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Opening Night Magic

Last night, my 11-year-old son and I went to opening night of Damn Yankees at City Center.

We went on a whim, opting to save money by grabbing a pair of $25 seats way up in the balcony. This is not a show that gets performed often nowadays—it’s not considered a brilliant work of music theater—but the Encores series, of which this show was a part, has a good track record, especially after last summer’s breakout success with Gypsy. Plus, there were some star names worth checking out: Sean Hayes (star of Will & Grace), Jane Krakowski (who plays Jenna Maroney on 30 Rock), and Cheyenne Jackson (currently starring in Xanadu).

This morning, I read a couple of reviews, including Charles Isherwood’s in the New York Times, which called it “a little pizzazz deficient. The bulk of the critics seem to have concluded that Damn Yankees isn’t in the same league as Gypsy—no home run. And it’s probably not; it’s entertainment on the light side, though to my ears the score holds up remarkably well after more than 50 years.

I am often struck by the disconnect between audience response and critical response. From where we sat in the balcony, people were SCREAMING when Sean Hayes, as the devil Applegate, played the piano in his big second-act number, “Those Were the Good Old Days.” We didn’t see it coming—that’s the wonderful surprise of opening nights. You could see Hayes, looking into the crowd near the end of the number, as if trying to decide whether to improvise more, and that’s when I remembered that despite all his television creds it was his New York theater debut, and he may have been wondering just how far to go with this opening-night theater crowd. Now, I know that point of a critical review is not to describe the roar of the crowd—heaven knows audiences don’t necessarily recognize or react right away to what’s most meaningful about a performance. But to me, it’s a problem if, when you read a performance review, you feel you’re intruding on a private conversation between the critic and five of his jaded best friends, who all have already seen and dissected every previous performance of whatever is being reviewed. What happened during that number was a big part of that opening-night performance. Even if it left the critics cold (Hayes doesn’t have the world’s most amazing singing voice), a mention of the way he played to the theater would have been enlightening.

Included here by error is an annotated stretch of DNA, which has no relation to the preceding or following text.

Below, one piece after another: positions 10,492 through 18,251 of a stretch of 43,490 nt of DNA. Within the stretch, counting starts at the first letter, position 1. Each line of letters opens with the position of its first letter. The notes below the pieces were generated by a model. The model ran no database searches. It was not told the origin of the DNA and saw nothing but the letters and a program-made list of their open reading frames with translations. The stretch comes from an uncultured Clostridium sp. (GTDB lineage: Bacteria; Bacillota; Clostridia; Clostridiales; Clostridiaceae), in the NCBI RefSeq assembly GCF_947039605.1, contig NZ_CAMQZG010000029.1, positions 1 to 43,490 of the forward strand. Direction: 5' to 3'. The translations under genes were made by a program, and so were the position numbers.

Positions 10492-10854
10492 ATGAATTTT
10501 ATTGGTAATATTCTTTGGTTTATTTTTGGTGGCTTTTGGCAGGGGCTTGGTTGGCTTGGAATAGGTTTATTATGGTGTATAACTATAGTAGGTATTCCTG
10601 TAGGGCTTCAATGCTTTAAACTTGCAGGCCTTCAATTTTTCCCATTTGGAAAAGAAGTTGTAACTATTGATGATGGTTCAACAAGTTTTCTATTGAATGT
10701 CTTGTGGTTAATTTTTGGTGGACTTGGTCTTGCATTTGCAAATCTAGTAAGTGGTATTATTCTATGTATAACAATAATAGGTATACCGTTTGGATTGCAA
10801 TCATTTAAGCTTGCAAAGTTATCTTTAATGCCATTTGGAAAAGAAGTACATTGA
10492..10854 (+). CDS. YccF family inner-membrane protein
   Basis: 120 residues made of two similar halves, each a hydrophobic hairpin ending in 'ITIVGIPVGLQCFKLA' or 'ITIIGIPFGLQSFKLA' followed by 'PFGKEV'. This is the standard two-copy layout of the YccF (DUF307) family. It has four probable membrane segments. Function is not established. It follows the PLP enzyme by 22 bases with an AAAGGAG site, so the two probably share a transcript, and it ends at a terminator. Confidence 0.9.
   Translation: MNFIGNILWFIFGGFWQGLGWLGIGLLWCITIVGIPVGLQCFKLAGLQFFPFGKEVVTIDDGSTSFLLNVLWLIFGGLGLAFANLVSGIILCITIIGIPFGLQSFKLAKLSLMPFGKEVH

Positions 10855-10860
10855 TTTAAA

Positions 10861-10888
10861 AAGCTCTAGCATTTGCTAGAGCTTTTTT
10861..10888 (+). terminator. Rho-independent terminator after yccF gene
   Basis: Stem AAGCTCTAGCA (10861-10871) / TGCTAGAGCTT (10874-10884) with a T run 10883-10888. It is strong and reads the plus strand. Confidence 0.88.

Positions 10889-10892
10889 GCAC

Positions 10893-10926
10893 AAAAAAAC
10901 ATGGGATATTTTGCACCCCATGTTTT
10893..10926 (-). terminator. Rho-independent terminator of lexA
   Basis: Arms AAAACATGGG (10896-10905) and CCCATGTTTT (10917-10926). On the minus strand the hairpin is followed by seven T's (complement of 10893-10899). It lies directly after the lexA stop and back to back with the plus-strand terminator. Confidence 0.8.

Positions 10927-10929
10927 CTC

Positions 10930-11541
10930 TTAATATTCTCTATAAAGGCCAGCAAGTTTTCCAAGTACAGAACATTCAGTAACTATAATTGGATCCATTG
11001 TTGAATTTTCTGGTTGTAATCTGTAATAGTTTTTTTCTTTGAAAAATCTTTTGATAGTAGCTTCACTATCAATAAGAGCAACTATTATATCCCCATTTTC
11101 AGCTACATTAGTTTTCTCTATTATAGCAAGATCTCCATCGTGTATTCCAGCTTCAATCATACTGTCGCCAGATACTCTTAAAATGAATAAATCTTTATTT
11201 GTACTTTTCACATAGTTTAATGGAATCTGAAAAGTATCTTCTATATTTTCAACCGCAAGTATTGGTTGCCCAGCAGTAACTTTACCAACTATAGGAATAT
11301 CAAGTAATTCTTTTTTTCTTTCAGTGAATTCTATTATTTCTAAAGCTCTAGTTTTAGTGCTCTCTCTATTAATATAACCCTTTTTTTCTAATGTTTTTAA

So, from my standpoint, Damn Yankees opening night was an immensely enjoyable evening that was more than the sum of its parts. Old-fashioned though it may be, my son loved it. Jane Krakowski is no Gwen Verdon, who created the role of Lola, but she is funny and goofy, and she relaxed considerably as the show moved along. Cheyenne Jackson, as Joe Hardy, is vocally very appealing; his slower, more understated numbers “Near to You” and “A Man Doesn’t Know” gave the show some core and depth of feeling. The orchestra, which was part of the stage set, was the show’s major asset, playing its heart out in the mambo-heavy, vamping score.